How do you keep your heart anchored in the midst of the storms? Every one of us knows what it’s like to get out of bed everyday and face the storms of this life. Your heart needs to be anchored if you’re going to weather the storm. Your heart needs to be anchored in your responsibility, anchored in the right fight, anchored in the faith with a clean conscience and anchored in the midst of the shipwrecks. Your heart needs to be anchored if you’re going to weather the storm. How do you keep your heart anchored in the midst of the storms?
The only way you will weather the storm, is if your heart is anchored to the immovable, incorruptible, incomparable truth of the gospel. Hebrews 6:19 says that Jesus is the sure and steadfast anchor of the soul. Jesus faced the storm of our sin faithfully. He didn’t tap out on his responsibility. He faced the storm of the cross with great joy. He fought the right fight perfectly. He faced the storms of doubt, despair and impurity with absolute perfection. He didn’t quit and he didn’t turn tail and run. He didn’t hang his head in shame and he never gave in to the temptation to sin. In the cross and the empty tomb we see Jesus, our Savior and our risen King reigning supreme in the midst of the storm.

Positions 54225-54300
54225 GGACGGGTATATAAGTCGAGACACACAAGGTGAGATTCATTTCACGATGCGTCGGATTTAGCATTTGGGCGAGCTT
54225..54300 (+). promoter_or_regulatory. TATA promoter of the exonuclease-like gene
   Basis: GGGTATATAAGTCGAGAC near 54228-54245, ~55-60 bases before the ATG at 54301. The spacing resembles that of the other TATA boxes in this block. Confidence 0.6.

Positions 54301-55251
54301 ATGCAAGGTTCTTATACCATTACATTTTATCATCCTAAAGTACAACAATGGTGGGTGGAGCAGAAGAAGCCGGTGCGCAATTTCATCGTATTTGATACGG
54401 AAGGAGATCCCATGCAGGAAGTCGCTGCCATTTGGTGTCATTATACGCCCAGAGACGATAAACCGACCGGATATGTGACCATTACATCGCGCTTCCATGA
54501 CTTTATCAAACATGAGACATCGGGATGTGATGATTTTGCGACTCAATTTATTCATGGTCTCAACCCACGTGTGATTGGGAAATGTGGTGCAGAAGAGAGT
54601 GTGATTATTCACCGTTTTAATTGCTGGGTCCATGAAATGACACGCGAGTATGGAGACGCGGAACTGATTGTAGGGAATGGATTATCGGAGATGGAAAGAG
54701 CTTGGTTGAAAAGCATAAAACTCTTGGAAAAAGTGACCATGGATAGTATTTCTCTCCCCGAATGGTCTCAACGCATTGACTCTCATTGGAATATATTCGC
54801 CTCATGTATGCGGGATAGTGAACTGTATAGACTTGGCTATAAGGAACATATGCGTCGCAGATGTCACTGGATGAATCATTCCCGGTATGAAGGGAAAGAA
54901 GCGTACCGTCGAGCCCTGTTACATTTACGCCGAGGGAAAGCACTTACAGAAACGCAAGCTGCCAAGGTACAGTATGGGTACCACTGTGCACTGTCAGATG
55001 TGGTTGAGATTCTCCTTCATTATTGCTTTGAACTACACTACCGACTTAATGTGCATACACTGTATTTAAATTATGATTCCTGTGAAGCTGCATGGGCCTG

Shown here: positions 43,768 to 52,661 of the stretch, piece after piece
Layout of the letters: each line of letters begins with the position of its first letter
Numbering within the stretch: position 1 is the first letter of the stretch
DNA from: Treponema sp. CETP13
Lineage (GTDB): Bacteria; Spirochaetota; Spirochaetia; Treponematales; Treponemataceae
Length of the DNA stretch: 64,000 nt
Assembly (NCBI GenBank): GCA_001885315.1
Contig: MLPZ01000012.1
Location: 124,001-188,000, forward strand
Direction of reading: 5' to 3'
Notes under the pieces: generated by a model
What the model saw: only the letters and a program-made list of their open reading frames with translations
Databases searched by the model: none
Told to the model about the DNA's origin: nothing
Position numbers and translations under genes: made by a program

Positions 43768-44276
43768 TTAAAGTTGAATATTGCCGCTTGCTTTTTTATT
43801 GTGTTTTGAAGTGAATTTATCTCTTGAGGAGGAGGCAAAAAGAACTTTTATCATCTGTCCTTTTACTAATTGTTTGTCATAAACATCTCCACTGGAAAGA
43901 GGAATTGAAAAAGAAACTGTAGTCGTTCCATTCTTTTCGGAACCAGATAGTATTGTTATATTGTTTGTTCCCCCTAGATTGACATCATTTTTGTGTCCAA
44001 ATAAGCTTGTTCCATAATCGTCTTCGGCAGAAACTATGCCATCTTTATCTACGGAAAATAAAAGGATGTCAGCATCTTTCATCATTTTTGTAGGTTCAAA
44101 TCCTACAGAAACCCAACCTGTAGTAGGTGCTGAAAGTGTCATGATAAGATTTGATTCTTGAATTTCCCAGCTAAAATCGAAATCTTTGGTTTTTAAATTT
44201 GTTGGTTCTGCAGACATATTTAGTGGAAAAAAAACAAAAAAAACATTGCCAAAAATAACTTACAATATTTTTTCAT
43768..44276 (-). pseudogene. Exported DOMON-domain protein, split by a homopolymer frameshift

And the only way you will weather the storm is by anchoring your heart to the immovable, incorruptible, incomparable truth of the gospel of Jesus Christ.
And the gospel of Jesus Christ is namely that every one of us is shipwrecked by our sin and because of his great love for us the Father gave his Son on the cross to pay the price for our sin so that we could move from being shipwrecked on the shores of our sin to being transformed for all of eternity. The only way you will weather the storm of sin is if your heart is anchored to the immovable, incorruptible and incomparable truth of the gospel of Jesus Christ.